What was the Middle East plan put forth by Pres. Bush in June 2002?
US Government Photo
Pres. George Bush
On June 24, 2002 US President George Bush put forward a new United States policy formulation for the Middle East. For the first time Bush stated that the Palestinian Arab regime under Yassir Arafat was not acceptable to the US as the leadership of any future Palestinian Arab state. The US does support the idea of a Palestinian state for the benefit of the Palestinian people, but not as a platform for continued terror against Israel or other peaceful states.
Before the US will support the emergence of a sovereign Palestinian state — to exist side by side with Israel, Jordan and other neighbors — Pres. Bush set forth a list of conditions to be met to indicate that the Palestinian state will be a peaceful country, contributing to regional stability and economic development.
The list of conditions included:
- Election of new leaders, leaders not compromised by terror
- Build a practicing democracy, based on tolerance and liberty
- Entirely new political and economic institutions, based on democracy, market economics and action against terrorism
- A new constitution which separates the powers of government
- A Palestinian parliament having the full authority of a legislative body
- Local officials and government ministers, chosen in fair, multi-party local elections, with authority of their own and the independence to govern effectively
- End of official corruption in Palestinian institutions
- A major project of economic reform
- Effective courts of law where Palestinians can defend and vindicate their rights
- A system of reliable justice with a truly independent judiciary
- Palestinian leaders who engage in a sustained fight against terrorists and dismantle their infrastructure
- Rebuild and reform the Palestinian security services
- Come to terms with Israel, Egypt and Jordan on practical issues, such as security
This long list of conditions reflects the miserable extent of the terrorism, corruption and despotism of the Palestinian Arab regime under Yassir Arafat. In this speech, Pres. Bush for the first time revealed the depth of disgust that the United States had for the failures and perfidy of Arafat and his cronies.
In addition, Pres. Bush gave a message to the Palestinian Arabs and other countries who are currently encouraging or supporting terrorism by Palestinian Arabs or other groups such as Hezbollah:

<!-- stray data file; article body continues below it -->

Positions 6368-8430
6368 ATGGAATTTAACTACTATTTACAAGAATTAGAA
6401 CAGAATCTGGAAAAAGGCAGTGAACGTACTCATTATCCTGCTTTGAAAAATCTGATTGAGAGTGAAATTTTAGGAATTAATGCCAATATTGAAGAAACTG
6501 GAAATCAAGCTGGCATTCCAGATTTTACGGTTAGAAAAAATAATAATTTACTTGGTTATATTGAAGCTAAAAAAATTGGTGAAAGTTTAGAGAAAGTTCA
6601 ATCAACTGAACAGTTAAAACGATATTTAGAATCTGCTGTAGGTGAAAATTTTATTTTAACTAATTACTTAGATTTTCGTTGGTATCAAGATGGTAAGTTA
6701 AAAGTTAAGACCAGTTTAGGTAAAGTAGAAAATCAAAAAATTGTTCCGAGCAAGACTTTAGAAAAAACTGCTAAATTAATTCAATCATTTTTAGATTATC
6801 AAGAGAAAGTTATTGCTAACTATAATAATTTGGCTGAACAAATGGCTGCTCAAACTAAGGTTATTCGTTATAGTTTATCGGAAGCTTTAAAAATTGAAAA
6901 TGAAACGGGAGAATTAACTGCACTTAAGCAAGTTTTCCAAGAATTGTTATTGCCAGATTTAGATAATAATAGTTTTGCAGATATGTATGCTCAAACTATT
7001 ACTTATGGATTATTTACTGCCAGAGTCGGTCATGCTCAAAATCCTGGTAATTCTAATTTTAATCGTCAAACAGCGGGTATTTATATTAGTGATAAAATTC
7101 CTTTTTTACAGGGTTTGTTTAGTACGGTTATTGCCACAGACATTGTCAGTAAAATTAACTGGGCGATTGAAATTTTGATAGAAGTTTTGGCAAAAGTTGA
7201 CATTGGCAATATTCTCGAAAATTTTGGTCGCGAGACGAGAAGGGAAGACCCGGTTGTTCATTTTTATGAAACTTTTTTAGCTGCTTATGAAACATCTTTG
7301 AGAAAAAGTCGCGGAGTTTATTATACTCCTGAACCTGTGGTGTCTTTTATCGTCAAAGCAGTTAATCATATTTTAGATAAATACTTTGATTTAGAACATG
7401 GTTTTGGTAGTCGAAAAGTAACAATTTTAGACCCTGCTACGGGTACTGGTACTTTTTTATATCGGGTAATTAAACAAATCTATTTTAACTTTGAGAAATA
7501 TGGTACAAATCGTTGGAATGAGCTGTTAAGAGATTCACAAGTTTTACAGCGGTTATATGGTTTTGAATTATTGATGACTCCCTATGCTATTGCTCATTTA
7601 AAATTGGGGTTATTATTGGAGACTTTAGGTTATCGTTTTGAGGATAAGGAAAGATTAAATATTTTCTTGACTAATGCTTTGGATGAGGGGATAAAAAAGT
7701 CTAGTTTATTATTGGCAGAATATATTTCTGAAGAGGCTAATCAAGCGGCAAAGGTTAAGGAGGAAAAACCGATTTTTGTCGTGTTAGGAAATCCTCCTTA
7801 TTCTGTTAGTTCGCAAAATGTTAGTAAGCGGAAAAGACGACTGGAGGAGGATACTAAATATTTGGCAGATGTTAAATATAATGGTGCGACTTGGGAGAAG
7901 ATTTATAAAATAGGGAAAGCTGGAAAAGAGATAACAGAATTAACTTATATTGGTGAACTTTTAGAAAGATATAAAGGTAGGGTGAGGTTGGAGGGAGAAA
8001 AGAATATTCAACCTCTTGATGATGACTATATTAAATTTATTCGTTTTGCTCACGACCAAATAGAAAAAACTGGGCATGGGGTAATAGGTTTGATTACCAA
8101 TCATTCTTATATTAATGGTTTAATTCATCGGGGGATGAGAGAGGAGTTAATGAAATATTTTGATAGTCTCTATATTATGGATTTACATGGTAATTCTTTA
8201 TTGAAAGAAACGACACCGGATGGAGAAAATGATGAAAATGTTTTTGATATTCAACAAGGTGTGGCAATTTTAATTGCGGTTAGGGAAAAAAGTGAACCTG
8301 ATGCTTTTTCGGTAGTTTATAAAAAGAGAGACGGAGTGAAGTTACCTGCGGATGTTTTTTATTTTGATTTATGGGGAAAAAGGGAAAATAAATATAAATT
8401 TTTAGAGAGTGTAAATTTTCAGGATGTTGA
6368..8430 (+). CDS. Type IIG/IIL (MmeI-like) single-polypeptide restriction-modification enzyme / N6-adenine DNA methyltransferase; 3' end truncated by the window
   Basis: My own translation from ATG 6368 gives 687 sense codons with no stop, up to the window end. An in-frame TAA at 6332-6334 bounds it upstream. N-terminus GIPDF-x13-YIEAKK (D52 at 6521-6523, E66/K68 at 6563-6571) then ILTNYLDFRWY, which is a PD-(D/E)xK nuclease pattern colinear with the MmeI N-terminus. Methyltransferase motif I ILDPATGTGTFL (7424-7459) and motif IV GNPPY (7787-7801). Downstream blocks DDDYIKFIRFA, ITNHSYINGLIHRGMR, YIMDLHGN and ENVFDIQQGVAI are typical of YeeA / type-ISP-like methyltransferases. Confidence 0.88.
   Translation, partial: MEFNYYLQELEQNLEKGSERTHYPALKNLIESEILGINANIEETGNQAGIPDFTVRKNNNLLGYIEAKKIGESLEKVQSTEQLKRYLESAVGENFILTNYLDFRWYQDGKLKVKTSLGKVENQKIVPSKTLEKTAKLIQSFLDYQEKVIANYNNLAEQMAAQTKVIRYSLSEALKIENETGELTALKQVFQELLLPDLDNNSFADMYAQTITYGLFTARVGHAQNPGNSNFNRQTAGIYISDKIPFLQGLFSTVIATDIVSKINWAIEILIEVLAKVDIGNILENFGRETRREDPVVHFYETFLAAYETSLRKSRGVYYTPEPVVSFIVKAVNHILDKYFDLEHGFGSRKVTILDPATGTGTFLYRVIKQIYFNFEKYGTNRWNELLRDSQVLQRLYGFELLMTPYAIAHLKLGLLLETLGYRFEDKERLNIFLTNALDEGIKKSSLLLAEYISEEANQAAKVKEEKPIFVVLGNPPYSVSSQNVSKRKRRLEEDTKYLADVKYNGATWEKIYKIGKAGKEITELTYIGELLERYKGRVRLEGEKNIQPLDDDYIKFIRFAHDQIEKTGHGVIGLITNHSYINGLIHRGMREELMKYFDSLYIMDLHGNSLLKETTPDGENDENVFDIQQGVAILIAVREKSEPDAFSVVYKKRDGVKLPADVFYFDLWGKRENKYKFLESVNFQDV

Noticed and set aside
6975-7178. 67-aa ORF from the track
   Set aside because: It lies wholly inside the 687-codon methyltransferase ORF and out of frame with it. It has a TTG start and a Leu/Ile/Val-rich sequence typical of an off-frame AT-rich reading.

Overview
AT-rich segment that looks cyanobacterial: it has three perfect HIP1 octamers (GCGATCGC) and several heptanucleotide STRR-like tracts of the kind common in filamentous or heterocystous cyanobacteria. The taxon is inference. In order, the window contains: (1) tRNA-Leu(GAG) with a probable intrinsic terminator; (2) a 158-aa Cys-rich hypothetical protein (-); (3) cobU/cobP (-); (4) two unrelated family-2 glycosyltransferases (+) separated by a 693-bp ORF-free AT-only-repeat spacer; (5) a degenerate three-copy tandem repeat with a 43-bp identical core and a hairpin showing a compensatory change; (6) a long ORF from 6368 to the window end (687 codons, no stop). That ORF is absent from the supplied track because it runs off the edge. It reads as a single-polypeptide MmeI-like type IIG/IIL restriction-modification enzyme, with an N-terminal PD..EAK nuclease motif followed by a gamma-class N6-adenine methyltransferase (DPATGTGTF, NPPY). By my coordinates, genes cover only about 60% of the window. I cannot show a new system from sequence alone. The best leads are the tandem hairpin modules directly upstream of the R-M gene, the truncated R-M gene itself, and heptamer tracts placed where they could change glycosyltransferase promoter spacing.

- All states must end incitement to violence in official media, and publicly denounce homicide bombings
- All states must stop the flow of money, equipment and recruits to terrorist groups seeking the destruction of Israel
- All states must block the shipment of Iranian supplies to terrorist groups, and oppose regimes that promote terror, like Iraq
- Syria must close terrorist camps and expel terrorist organizations
- Arab states will be expected to build closer ties of diplomacy and commerce with Israel, leading to full normalization of relations between Israel and the entire Arab world
Assuming that these concrete steps are taken, and a new climate of security and cooperation is established, then Israel will be expected to begin withdrawals from Palestinian Arab areas and enter into negotiations for a final status agreement. A sovereign Palestinian Arab state could finally emerge allowing the Palestinian Arab people to recover from the decades of disastrous leadership that has doomed them to failure. Since the Israelis have repeatedly engaged in such negotiations in the past — including comprehensive offers to Arafat at Camp David and Taba — Pres. Bush emphasized the conditions for the Palestinians, who had been and continued to be the obstacle to peace.
In comments after the speech, Arafat and backers of the Palestinian Arabs tended to read it very selectively. They like the vision of sovereignty in the foreseeable future, but they ignored or downplayed the long list of changes that Bush demands. Others said that the US should not tell the Palestinian Arabs how to run their country; Pres. Bush and Sec. Powell replied that Palestinian Arabs can make their own choices, but don’t expect US support without serious, permanent reform.